Baby’s First Bone Broth \\ Sweet Laurel

by sweetlaurel

I’ve been doing lots of research over the past few months in order to prepare for Nico’s transition into eating solid food. Nico is still about 98% breastmilk fed. He hasn’t been super into solids, but to me, that’s ok because I love nursing him! I’ve read a few books on the topic and consulted with my nutritionist, Margaret Floyd. I love her approach as it is filled with nutrient-dense, real food and also very practical. Margaret maneuvered through my autoimmune disease and has successfully helped me with the daunting task of introducing my Nico to solid foods

One of the first foods she recommends is bone broth. Bone broth, considered around the world as a health tonic, has been used for centuries as a healing food. As real food expert Nina Planck has stated, “it is digestible, nutritious and tasty. Broth is perfect for babies (Real Food for Mother and Babies, 2009).”

I adapted this recipe from my nutritionist Margaret’s original recipe. Margaret wrote her basic approach to introducing solid food here, and why bone broth is a great choice for babies!  Read up on it, and then cook up a pot of bone broth for you or baby!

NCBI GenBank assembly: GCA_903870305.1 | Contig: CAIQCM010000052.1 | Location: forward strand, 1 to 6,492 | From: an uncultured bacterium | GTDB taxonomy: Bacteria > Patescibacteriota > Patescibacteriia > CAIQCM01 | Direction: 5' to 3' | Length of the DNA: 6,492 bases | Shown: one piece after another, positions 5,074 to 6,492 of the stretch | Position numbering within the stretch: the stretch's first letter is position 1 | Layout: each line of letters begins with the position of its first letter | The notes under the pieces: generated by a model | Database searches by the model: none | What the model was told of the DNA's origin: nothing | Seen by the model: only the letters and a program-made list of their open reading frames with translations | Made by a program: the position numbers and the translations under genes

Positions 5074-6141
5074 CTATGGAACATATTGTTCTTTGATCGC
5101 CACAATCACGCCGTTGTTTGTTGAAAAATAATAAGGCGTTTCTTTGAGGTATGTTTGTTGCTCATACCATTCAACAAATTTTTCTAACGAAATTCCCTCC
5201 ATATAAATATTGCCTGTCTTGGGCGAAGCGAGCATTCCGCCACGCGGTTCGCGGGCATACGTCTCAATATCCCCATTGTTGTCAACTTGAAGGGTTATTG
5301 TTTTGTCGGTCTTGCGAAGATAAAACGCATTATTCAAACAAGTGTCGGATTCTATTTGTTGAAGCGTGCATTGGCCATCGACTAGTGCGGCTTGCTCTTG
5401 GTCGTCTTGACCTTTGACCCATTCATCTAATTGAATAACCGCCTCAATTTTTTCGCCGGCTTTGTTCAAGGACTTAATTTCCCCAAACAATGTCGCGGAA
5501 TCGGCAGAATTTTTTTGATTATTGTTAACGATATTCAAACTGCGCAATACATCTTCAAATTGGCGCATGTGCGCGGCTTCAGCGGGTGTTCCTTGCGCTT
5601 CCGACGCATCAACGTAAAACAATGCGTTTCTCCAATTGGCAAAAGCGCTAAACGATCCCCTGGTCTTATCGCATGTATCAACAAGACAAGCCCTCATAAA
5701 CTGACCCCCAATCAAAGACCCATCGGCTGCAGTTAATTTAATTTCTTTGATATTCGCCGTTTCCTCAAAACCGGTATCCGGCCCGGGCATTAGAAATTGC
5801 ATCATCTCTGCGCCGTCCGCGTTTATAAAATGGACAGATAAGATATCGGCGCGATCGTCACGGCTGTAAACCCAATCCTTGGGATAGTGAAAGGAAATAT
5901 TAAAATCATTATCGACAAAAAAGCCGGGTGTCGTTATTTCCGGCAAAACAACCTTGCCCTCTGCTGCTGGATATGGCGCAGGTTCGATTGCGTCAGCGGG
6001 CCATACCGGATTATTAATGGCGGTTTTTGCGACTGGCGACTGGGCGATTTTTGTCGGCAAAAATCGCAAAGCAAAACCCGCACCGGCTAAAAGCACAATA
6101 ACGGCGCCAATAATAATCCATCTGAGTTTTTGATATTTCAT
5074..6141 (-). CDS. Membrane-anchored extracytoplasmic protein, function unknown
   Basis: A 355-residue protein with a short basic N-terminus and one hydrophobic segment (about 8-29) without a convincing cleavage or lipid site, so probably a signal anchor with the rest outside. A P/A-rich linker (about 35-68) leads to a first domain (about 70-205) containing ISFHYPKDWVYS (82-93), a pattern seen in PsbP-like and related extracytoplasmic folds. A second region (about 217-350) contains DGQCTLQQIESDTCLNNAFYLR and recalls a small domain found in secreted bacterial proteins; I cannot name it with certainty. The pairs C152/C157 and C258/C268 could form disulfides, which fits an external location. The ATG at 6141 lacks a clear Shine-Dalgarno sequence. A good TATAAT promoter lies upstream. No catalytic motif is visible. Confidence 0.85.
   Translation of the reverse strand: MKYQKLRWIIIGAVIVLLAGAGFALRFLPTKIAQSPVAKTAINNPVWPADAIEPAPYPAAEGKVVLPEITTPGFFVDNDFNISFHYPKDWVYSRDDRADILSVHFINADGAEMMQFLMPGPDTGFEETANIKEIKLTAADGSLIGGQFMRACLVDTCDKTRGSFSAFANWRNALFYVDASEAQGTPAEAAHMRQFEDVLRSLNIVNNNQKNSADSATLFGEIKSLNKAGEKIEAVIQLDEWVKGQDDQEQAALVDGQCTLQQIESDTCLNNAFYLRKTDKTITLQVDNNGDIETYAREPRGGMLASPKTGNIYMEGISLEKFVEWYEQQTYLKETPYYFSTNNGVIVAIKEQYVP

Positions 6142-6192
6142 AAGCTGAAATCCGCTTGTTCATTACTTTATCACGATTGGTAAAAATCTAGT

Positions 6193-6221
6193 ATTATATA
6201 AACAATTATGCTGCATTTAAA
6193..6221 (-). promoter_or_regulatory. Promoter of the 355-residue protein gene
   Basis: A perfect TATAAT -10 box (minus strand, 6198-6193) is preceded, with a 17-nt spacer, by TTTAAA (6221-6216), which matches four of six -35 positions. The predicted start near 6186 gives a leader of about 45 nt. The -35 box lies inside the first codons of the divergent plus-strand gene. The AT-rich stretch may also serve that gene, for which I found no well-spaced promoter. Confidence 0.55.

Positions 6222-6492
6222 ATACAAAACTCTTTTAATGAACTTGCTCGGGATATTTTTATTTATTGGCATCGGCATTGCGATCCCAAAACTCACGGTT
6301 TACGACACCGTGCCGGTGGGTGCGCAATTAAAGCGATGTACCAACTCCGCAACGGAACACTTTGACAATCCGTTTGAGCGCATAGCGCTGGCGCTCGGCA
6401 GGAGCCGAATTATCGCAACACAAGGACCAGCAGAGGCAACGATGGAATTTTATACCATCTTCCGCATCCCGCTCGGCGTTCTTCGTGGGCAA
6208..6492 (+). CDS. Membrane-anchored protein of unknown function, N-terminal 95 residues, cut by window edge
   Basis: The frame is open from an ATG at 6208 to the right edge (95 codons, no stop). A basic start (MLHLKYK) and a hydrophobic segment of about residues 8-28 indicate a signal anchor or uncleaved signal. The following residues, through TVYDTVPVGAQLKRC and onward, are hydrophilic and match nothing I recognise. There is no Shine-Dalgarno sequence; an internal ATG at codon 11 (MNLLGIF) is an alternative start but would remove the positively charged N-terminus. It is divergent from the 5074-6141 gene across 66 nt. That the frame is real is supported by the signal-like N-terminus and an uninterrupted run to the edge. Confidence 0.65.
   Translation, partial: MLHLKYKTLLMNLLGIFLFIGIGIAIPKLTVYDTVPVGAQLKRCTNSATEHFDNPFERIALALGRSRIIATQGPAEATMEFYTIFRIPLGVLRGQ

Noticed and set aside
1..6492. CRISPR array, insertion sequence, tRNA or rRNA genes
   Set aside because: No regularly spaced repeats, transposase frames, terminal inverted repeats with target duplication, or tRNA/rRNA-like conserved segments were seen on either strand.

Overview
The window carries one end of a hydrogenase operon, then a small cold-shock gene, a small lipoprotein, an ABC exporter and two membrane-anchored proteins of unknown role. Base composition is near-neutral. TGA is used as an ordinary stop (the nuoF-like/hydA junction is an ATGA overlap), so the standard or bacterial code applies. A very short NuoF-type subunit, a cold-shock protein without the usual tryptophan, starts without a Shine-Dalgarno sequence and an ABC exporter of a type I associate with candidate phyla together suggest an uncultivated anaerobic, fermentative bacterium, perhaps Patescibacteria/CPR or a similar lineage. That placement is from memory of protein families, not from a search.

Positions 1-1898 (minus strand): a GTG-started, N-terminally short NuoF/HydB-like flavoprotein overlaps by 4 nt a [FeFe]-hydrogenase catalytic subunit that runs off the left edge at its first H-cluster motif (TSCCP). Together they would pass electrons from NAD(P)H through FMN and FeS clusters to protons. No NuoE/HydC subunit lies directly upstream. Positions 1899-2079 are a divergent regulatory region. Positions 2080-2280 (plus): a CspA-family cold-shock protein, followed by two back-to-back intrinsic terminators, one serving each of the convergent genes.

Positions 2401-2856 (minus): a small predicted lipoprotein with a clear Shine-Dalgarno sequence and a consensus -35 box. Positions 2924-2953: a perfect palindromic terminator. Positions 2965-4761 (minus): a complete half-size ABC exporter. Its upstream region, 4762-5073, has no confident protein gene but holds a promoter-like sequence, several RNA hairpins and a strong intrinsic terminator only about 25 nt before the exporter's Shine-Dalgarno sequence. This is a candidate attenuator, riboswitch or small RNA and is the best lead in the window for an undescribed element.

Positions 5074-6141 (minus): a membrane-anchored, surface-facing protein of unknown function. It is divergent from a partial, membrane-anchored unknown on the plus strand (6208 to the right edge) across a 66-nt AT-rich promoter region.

Baby's First Bone Broth \\ Sweet Laurel

Baby's First Bone Broth \\ Sweet Laurel

Baby's First Bone Broth \\ Sweet Laurel

Baby's First Bone Broth \\ Sweet Laurel

Baby’s First Bone Broth


 

Ingredients:

chicken bones, including the ligaments and joints (be sure to use bones from organic, pastured raised chickens)

1-2 tablespoon apple cider vinegar

pinch of Himalayan pink salt

filtered water


 

Directions:

Put the bones, vinegar, and salt into the stock pot. Cover with filtered water.

Bring to a boil and skim any foam off the top. The foam is just any impurities coming out of the bones. Sometimes it’s there, sometimes it isn’t.

Reduce the heat on your stove to the lowest possible and gently simmer your broth for at least 8 hours, up to 48 hours. The rule of thumb is the bigger the bones, the longer you need to simmer your broth. Make sure not to cook the broth at too high a temperature! It will denature some of the proteins and create natural MSG. We put the stove at the lowest temperature and just leave it for a couple of days.Strain out the bones and veggies, and either use

Strain out the bones and veggies, then either use immediately or store in a big glass jar in your fridge. It can last for a week.